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PLoS One. 2018 Feb 8;13(2):e0192529. doi: 10.1371/journal.pone.0192529. eCollection 2018.

Opioid utilization among pediatric patients treated for newly diagnosed acute myeloid leukemia.

Getz KD1,2, Miller TP1, Seif AE1,3, Li Y1,4, Huang YV2, Fisher BT2,3,4,5, Aplenc R1,2,3,4.

Author information

1
Division of Oncology, The Children's Hospital of Philadelphia, Philadelphia, Pennsylvania, United States of America.
2
Center for Pediatric Clinical Effectiveness, The Children's Hospital of Philadelphia, Philadelphia, Pennsylvania, United States of America.
3
Department of Pediatrics, University of Pennsylvania School of Medicine, Philadelphia, Pennsylvania, United States of America.
4
Center for Clinical Epidemiology and Biostatistics, Unive of Pennsylvania School of Medicine, Philadelphia, Pennsylvania, United States of America.
5
Division of Infectious Diseases, The Children's Hospital of Philadelphia, Philadelphia, Pennsylvania, United States of America.

Abstract

PURPOSE:

A cohort of pediatric patients with AML treated at hospitals contributing to the Pediatric Health Information System was used to evaluate differences in opioid utilization by sex, age, race, and insurance.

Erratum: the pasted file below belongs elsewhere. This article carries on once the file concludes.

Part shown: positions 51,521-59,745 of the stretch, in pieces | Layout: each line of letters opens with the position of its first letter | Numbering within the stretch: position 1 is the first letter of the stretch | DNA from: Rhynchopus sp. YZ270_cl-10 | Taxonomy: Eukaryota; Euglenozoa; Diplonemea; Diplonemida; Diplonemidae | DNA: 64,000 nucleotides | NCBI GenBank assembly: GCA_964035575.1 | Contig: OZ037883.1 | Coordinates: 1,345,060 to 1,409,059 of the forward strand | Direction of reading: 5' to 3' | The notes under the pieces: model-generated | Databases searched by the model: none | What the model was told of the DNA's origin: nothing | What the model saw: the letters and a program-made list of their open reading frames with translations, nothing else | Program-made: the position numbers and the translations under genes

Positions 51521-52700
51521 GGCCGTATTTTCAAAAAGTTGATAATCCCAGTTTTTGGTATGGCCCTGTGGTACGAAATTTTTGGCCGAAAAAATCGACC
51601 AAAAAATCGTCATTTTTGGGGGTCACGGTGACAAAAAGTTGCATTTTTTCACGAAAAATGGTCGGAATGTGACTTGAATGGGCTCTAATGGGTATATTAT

METHODS:

Billing data were used to compute the prevalence of opioid exposure and to quantify rates of utilization among those exposed to opioids as days of use per 1000 inpatient days. Multivariable regressions were used to compare opioid prevalence, and rates of utilization among those exposed.

RESULTS:

On average across courses, 95.2% of patients were exposed to analgesics, 84.7% were exposed to non-opioid analgesics and 77.7% were exposed to opioids. The proportion of opioid-exposed patients increased with age, but did not differ by gender, race, or insurance status. Analyses limited to patients exposed to opioids revealed modest differences in days of opioid use among female patients (adjusted rate ratio (aRR) = 1.19, 95% CI: 1.11, 1.28), patients <1 year (aRR = 1.37, 95% CI: 1.21, 1.55) or ≥10 years of age (aRR = 1.63, 95% CI: 1.46, 1.82), whereas Asian patients received fewer days of opioids compared with white patients (aRR = 0.76, 95% CI: 0.61, 0.95). There was moderate hospital-level variability in both the prevalence of opioid utilization overall and preference for specific opioid medications. There was greater inconsistency in practice concerning choices for supplemental and alternative opioids than in first-line opioid utilization.

CONCLUSION:

Additional work is needed to discern whether observed differences in opioid utilization by age and race reflect a difference in treatment or a difference in the experience of pain. Future studies should also explore the factors which guide decisions on opioid selections in an attempt to explain the variability across institutions.

PMID:
29420604
PMCID:
PMC5805309
DOI:
10.1371/journal.pone.0192529
[Indexed for MEDLINE]
Free PMC Article

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